JOptionPane.showMessageDialog(null,
							"Please, select employee name from the list",
							"Warning", JOptionPane.WARNING_MESSAGE);
				}
			}
		});

		// Put the JList in a JScrollPane to handle scrolling
		JScrollPane listScrollPane = new JScrollPane(swingJList);
		listScrollPane.setPreferredSize(new Dimension(250, 200));

		listScrollPane.setBorder(BorderFactory.createTitledBorder(
				BorderFactory.createEtchedBorder(), "Employees List",
				TitledBorder.CENTER, TitledBorder.TOP));

		// Create a control panel
		JPanel buttonPane = new JPanel();
		buttonPane.add(nameField);
		buttonPane.add(addButton);
		buttonPane.add(deleteButton);

		JSplitPane splitPane = new JSplitPane(JSplitPane.HORIZONTAL_SPLIT,
				listScrollPane, buttonPane);
		splitPane.setDividerLocation(250);
		splitPane.setEnabled(false);

		frame.add(splitPane);
		frame.pack();
		frame.setLocationRelativeTo(null);
		frame.setVisible(true);
	}

	public static void setLookAndFeel(String lf) throws Exception {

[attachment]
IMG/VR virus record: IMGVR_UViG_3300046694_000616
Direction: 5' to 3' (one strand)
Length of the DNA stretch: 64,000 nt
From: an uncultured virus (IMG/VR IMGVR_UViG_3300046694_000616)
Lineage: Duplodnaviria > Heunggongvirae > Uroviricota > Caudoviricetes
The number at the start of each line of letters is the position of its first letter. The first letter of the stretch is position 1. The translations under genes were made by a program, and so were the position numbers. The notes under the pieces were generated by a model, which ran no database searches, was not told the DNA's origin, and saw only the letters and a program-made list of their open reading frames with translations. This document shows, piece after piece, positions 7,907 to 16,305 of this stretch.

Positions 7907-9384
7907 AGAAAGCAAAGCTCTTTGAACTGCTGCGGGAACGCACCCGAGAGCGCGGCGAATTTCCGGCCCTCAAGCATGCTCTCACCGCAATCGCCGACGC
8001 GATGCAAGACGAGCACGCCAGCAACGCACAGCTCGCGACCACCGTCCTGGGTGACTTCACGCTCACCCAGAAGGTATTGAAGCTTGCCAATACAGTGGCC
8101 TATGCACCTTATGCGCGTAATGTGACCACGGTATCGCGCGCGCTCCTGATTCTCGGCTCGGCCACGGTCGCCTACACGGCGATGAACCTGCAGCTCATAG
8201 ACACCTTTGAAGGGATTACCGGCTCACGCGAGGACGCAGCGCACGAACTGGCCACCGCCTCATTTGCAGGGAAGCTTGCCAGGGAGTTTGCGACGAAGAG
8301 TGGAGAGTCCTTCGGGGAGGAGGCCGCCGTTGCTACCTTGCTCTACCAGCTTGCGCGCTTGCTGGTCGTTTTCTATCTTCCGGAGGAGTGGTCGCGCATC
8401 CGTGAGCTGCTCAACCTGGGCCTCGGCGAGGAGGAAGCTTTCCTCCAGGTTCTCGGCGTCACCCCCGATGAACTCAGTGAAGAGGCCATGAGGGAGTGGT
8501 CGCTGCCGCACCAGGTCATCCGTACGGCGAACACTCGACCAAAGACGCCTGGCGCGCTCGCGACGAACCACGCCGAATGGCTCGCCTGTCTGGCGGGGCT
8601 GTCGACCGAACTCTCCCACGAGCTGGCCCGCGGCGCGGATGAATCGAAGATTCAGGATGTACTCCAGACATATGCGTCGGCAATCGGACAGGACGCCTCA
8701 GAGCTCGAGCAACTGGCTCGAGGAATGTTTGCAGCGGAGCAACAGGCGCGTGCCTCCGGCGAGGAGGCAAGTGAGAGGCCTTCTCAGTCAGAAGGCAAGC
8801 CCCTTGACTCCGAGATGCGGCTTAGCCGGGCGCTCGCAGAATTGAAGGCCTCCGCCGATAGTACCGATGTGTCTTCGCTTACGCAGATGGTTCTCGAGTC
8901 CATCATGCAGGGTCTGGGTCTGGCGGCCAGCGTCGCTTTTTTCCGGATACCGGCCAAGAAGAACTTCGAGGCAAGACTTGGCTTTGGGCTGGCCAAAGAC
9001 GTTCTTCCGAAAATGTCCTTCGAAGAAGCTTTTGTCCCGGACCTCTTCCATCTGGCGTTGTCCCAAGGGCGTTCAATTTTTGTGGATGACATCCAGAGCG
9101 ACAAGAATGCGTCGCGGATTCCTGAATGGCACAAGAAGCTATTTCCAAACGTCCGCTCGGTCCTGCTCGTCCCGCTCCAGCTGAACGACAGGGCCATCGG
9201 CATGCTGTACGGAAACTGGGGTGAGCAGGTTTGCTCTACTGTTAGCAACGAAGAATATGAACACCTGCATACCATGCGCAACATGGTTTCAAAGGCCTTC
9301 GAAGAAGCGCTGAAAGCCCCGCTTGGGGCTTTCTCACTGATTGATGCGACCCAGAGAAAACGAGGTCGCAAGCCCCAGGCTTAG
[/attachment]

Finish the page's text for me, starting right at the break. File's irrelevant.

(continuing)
// Set Nimbus as L&F
		try {
			for (LookAndFeelInfo info : UIManager.getInstalledLookAndFeels()) {
				if (lf.equals(info.getName())) {
					UIManager.setLookAndFeel(info.getClassName());
					break;
				}
			}
		} catch (Exception e) {
			// If Nimbus is not available, you can set the GUI the system
			// default L&F.
			UIManager.setLookAndFeel(UIManager.getSystemLookAndFeelClassName());
		}
	}

}

Constants.java:

package com.jcg;

/**
 * @author ashraf_sarhan
 * 
 */
public class Constants {

	public static final String NIMBUS_LF = "Nimbus";

	public static final String[] LIST_DATA = { "Ashraf Sarhan", "Sara Mohamed",
			"Esraa Ahmed", "Ghada Mohamed", "Dalia Osama", "Amira Mohamed",
			"Sama Karim", "Nada Ahmed", "Ahmed Farrag", "Mohamed Senussi",
			"Nehal Taha", "Ahmed Sarhan", "Khaled Mohamed" };

	public static final int NEW_ELEMENT_IDX = 0;

}

Output:

Figure 4: Swing JList Demo

Figure 4: Swing JList Demo

5. Download the Source Code of this example:

This was an example on how to use Java Swing JList.

Download
You can download the full source code of this example here: SwingJListExampleCode.zip